Teaching teams collaborate in blended learning

Walnut Hills High School seventh graders came back to school April 6th. Teachers had one day prep in anticipation for their arrival.

Walnut Hills High School seventh graders came back to school April 6th. Teachers had one day prep in anticipation for their arrival.

The classrooms at WHHS are now filled with students as teachers begin their days by turning on their Owls. 

Nicholas Sabet, a middle school English Teacher describes his average day.

“I’ll try to make sure the camera devices are working. That helps a lot in helping the google meet students see me across the room. Then the microphone helps the students hear me. [I] divide my time equally, check the Google Meet chat and make sure I see if they have any questions or concerns. Whatever work we do in class I make it accessible not only for the students in class but for those online as well,” Sabet said. 

Sabet is one of the members of a seventh-grade team that is used to help middle schoolers ease into the difficulties of coming into a new school. The three classes, Latin, English, and social studies, help guide early adolescents through homework, friends, and middle school in general. This cycle, however, was suddenly disrupted when school was changed to online and now has been broken again by blended learning. 

Many teams have often relied on each other through this new transition by helping provide community and clarity to each other during blended learning.  It has been a long year but communicating has been essential to this development. 

“This is my first year at Walnut but already I’ve felt supported by my peers here and my fellow teachers. I feel supported by my teams. It’s a positive that we banded together and decided to do what’s best for our kids,” Sabet said. 

One of the problems they face is trying to figure out how to adjust to their new roles as teams and what teams are supposed to do and what they’re allowed to do. 

Michelle Martinez, a seventh-grade Latin teacher, talks about how she and her teams have been adjusting easier for her online and in-person kids. 

“We have a shared Google Sheet with our students from each class. All of our seventh graders have one place where they can go to. To see what’s going on with Latin, social studies, and English. We definitely try to collaborate and make sure that we aren’t assigning too big of projects on the same day or the same weekend. So that’s been helpful for a lot of our students in terms of talking to each other with our priorities and timing,” she said.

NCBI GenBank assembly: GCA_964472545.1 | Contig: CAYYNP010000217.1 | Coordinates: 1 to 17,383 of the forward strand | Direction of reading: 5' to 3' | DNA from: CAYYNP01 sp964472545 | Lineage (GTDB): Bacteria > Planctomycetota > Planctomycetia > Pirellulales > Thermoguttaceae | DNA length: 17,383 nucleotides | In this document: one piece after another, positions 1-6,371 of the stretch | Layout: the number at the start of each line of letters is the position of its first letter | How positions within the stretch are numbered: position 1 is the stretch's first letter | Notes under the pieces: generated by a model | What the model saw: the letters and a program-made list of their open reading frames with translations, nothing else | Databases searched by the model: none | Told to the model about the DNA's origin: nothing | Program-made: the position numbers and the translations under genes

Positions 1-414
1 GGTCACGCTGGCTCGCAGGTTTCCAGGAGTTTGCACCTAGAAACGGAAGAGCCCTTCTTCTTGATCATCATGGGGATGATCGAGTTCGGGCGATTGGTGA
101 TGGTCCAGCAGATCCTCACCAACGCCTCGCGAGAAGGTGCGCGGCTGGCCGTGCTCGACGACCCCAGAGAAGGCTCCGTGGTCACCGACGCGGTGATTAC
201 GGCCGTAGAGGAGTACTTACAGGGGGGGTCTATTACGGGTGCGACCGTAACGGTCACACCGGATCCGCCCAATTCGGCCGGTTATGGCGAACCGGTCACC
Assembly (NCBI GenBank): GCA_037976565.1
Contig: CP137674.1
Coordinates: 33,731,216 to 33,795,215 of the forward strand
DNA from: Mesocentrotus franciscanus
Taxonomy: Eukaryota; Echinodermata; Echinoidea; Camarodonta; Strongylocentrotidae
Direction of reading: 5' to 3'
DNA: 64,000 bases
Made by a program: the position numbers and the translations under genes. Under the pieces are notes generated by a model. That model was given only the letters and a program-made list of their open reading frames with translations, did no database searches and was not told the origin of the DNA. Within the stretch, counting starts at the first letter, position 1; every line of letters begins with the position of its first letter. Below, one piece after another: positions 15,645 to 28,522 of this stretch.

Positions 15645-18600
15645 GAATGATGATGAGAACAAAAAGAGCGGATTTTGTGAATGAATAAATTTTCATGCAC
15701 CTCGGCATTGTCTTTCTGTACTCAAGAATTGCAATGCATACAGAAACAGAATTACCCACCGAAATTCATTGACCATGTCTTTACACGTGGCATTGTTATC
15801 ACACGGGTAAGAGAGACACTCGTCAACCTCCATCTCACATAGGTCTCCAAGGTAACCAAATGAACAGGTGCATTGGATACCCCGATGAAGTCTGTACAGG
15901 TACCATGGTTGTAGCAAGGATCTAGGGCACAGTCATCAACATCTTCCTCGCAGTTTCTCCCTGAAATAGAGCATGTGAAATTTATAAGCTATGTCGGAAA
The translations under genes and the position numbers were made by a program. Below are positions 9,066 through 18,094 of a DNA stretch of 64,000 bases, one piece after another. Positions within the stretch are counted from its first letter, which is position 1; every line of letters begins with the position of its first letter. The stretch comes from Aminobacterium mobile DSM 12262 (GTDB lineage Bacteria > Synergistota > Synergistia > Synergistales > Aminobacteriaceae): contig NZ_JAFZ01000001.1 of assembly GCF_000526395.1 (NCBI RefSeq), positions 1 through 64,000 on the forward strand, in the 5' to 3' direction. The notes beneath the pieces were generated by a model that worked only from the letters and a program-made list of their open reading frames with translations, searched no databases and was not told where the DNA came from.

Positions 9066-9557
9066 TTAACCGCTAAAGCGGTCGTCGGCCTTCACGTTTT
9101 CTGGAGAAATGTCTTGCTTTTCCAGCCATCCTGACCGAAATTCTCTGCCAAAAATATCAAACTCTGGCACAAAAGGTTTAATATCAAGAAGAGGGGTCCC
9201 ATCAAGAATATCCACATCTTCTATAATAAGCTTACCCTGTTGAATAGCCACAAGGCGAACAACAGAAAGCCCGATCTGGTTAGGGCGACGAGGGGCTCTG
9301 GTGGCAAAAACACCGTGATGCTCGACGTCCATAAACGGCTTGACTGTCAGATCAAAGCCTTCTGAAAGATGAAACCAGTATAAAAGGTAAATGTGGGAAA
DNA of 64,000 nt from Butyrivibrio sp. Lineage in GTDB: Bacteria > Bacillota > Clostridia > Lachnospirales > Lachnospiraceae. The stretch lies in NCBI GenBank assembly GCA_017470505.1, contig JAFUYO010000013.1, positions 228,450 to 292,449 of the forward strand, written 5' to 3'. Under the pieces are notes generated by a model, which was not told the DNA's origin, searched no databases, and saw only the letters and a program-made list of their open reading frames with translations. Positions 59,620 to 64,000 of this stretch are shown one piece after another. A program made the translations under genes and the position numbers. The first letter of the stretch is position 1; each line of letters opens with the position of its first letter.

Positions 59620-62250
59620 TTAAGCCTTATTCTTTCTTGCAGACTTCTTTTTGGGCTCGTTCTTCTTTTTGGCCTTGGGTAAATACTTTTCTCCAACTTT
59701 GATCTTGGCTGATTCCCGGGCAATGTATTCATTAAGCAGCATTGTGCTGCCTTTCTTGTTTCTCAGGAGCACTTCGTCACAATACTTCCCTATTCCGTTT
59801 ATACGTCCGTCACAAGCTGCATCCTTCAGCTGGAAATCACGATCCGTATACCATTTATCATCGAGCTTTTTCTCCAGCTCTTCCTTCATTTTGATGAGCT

Teams also have to figure out how to balance the amount of attention that students are getting from teachers. Due to the accessibility of the students in the classroom, there may be more preferential treatments. Teachers, however, are careful to make sure that no one group isn’t getting sidelined. 

“You know we have 11 kids remote, so we don’t know how to do that and make them feel included. Traditionally we would take kids outside or we would…do some award day. I’m not really sure, but that’s where we’re stuck right now is managing both…..We’ve prepared by just essentially communicating, and making sure we’re consistent with our parents and our kids,” seventh grade English teacher, Elizabeth Thelen, says. 

Despite that, they have overcome many issues that are put ahead of them. The goal of helping guide kids during blended learning still remains the same and hopefully will continue to next year. 

As Sabet has said, “[the goal for teams is] a chance for community, depending on how different teams are organized, activities and more of a chance for students to get to know one another more closely and have a certain set of teachers that helps them.”